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Russian Roots Romp
on 12 May 2010
Of the best known 20th Century composers, Khachaturian is the only one where you can easily trace his music back to the robust, passionate, soaring and heart tugging musical dramas of his Russian forebears - Tchaikvsky, Rimsky-Korsakov, Borodin and, ultimately, Glinka.
Prokofiev is busy and clever. Shostakovich's music, described by one as 'gun metal grey', has its 'Russian' moments - probably after an order, in triplicate, from some apparatchik - but is largely 'modern' and devoid of a distinctive Russian musical heritage, and Rachmaninoff is, well, mostly very strident. It is in Khachaturian's music that you feel the unbridled passion, racing, swirling melodies and reflective moods of the great 19th Century Russian composers. In the hands of Loris Tjeknavorian and the Armenian Philharmonic Orchestra, Khachaturian's musical dramas are vibrantly realised - from the 'Sabre Dance' rattling along at a hundred miles an hour, through delightfully catchy dances to the emotional pinnacle, his best known work, the Adagio of Spartacus and Phrygia. If that's not enough, you also get the bonus of Ippolitov-Ivanov's 'Caucasian Sketches', which include an immediately recognizable piece - the rousing 'Procession of the Sardar'.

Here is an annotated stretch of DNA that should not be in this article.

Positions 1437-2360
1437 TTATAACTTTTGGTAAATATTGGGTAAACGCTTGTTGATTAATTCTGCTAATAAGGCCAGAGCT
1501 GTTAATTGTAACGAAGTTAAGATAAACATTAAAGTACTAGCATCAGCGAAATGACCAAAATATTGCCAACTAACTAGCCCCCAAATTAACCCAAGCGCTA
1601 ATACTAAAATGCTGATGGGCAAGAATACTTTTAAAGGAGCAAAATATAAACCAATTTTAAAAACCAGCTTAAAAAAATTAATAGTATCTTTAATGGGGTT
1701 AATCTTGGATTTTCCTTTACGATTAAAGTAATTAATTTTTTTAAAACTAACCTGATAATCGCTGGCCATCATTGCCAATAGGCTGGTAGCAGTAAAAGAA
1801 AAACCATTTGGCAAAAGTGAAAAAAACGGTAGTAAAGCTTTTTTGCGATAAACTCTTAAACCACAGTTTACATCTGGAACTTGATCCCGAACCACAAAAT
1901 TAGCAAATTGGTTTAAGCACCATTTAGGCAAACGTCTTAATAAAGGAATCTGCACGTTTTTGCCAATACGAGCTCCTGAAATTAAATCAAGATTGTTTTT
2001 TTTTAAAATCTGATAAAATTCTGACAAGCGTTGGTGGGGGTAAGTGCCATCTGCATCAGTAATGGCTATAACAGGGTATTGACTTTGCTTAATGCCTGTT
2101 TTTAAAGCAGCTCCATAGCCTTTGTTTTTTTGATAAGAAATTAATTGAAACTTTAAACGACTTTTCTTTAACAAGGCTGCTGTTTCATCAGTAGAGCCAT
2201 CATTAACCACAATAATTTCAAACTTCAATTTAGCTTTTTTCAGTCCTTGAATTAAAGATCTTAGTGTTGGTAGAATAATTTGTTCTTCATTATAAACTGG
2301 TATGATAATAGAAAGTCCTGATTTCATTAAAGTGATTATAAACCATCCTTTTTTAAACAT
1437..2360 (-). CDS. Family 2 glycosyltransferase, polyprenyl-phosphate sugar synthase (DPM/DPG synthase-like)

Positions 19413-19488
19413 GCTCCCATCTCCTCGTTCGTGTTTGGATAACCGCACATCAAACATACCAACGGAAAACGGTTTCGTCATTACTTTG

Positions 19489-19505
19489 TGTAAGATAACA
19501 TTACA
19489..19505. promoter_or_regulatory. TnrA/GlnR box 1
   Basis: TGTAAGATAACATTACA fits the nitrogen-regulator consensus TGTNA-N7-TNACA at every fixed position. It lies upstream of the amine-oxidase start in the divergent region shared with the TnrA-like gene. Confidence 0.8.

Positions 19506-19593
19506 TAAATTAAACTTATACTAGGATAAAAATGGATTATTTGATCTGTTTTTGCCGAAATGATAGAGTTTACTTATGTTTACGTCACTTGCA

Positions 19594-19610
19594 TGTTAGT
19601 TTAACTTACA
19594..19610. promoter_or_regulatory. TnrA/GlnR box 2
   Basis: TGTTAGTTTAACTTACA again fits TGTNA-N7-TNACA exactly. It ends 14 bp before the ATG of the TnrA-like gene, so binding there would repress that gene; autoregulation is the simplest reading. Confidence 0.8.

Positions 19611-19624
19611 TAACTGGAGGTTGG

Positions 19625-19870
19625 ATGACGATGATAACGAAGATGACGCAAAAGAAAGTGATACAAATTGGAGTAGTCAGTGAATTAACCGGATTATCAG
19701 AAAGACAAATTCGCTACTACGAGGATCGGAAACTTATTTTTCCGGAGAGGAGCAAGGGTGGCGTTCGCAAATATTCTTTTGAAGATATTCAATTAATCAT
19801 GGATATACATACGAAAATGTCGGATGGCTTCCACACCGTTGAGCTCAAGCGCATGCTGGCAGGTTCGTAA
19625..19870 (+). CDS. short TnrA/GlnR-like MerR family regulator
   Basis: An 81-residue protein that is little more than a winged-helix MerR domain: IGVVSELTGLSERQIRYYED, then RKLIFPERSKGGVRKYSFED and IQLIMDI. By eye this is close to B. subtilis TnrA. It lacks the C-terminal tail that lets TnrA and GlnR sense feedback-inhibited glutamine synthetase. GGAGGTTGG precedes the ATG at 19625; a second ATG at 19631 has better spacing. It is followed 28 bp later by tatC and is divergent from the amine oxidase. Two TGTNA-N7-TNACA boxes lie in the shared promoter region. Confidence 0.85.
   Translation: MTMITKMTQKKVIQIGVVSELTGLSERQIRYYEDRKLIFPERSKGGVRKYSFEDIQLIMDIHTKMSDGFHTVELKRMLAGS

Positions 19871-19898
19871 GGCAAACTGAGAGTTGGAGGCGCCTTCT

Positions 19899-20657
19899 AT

If you want 20th Century Russian music steeped in the unrestrained passions and melodies of the great Russian composers of yore this disc will not disappoint you.